Courtesy of Agence France Presse

November 20, 2015

PALANGA, Lithuania: The three Baltic states Friday said they would not join any Western coalition fighting ISIS if it included their Soviet-era master Russia because of its role in the Ukraine conflict.

French President Francois Hollande had called this week for a broad anti-ISIS coalition in the aftermath of the Paris terror attacks, which killed 129 people and were claimed by ISIS.

Thursday Russia said it would be ready to work with such a coalition – on the condition that its members respect Syria’s sovereignty – a prospect that does not please the presidents of Baltic EU members Estonia, Latvia and Lithuania.

“Lithuania will not take part in any new coalition in which Russia will participate or would like to participate. To this day Russia is occupying the territory of one country and committing acts of war in two countries, Ukraine and Georgia,” President Dalia Grybauskaite said in the western resort town of Palanga after meeting with her Baltic counterparts.

Tensions between the small NATO members and neighboring Russia have surged since Moscow’s annexation of Crimea from Ukraine last year and the ongoing conflict in eastern Ukraine between pro-Russia rebels and the government.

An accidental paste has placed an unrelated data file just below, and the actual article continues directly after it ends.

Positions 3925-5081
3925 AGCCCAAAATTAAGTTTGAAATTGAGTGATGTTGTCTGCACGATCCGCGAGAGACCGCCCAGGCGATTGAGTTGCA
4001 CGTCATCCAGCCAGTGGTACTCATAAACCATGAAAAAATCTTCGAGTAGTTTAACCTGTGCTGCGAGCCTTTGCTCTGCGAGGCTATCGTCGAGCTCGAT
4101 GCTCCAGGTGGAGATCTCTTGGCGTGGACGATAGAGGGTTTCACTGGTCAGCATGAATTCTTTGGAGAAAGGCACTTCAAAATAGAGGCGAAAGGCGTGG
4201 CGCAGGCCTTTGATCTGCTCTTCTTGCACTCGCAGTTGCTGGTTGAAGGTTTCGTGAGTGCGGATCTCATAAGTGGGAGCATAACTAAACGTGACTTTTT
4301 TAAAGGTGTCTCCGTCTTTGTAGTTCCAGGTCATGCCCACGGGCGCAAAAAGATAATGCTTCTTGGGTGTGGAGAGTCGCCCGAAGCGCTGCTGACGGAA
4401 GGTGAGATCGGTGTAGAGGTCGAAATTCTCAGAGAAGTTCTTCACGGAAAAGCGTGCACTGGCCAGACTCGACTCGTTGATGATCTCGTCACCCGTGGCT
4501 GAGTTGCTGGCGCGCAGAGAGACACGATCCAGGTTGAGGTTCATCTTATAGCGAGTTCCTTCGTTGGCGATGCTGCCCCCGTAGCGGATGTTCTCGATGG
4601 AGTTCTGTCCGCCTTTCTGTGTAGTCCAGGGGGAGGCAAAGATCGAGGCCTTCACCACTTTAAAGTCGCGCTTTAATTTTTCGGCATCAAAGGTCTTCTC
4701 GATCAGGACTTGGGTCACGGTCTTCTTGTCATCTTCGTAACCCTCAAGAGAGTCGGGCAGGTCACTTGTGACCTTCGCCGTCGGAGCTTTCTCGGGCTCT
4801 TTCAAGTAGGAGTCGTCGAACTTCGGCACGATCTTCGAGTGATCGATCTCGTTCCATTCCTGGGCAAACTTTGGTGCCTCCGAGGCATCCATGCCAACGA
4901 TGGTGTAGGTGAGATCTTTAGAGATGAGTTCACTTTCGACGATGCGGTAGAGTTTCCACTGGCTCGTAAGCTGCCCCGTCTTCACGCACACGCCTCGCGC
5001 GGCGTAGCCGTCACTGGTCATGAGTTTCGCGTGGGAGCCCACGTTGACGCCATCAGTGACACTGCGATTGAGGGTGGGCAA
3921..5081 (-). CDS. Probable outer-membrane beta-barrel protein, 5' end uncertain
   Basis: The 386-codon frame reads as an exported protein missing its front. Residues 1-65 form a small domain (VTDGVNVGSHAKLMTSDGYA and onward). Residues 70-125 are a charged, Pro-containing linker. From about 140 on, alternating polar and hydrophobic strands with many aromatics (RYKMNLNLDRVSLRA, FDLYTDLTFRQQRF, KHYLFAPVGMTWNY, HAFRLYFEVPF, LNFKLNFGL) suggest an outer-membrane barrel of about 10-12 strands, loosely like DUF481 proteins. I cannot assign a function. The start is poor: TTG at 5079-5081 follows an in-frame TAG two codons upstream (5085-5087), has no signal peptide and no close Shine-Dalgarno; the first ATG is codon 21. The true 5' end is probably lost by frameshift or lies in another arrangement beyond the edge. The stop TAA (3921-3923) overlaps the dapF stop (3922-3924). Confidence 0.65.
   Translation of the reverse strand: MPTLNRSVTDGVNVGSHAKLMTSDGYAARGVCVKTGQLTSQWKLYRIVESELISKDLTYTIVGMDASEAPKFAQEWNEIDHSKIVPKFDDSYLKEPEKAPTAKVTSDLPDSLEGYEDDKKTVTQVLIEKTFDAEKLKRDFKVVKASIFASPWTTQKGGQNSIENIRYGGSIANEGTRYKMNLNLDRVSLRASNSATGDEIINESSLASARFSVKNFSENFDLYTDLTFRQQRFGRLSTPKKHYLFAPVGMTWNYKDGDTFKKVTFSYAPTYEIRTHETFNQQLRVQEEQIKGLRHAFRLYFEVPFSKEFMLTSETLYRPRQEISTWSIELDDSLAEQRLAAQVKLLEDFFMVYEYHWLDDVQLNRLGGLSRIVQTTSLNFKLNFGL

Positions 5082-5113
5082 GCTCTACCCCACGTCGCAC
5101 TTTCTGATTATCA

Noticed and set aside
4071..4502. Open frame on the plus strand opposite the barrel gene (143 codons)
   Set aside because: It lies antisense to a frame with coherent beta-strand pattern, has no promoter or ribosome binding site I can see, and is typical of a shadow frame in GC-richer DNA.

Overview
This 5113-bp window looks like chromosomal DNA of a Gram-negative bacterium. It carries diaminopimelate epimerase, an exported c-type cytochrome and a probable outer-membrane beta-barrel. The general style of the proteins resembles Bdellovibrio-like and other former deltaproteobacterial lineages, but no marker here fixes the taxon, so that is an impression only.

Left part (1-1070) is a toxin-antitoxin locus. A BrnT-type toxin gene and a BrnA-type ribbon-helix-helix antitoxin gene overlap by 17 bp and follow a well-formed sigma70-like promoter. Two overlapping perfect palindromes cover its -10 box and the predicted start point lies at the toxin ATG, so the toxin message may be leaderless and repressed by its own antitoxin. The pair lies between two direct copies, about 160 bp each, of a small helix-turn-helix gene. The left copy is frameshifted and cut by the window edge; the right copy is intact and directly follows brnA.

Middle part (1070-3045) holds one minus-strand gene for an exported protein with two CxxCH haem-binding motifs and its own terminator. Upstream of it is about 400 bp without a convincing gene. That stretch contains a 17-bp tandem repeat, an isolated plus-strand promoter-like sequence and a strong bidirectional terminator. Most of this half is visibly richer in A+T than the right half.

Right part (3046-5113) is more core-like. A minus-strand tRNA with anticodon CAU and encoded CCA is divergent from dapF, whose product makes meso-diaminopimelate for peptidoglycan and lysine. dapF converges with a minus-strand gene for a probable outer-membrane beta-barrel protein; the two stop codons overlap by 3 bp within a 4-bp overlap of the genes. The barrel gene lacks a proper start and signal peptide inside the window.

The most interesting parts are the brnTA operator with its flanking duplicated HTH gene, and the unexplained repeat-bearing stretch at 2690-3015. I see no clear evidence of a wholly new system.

Under Moscow’s thumb until 1991, the three Baltic states have been spooked by Russia’s activity in the region and concerned about its territorial ambitions.

“We have to think seriously about any coalition that would involve an aggressor like our neighbor,” Estonian President Toomas Hendrik Ilves told reporters.

Latvian President Raimonds Vejonis the situation in the EU and around it southern borders “should not take our attention from Ukraine.

“It is our common task to keep the issue of Ukraine high on EU agenda until the full resolution of the Minsk agreement,” referring to the ceasefire agreement signed in February.

The Latvian foreign ministry added in a statement that “the fight against terrorists and resolving the conflict in Syria should not be at the expense of Ukraine”.

Though they recognize that many of the refugees arriving in Europe are fleeing conflicts, the Baltic presidents also stand united against welcoming any more migrants before the EU takes action to better secure its external borders.

“To talk about something more is too early before what was agreed is fulfilled,” said Grybauskaite referring to the border plans.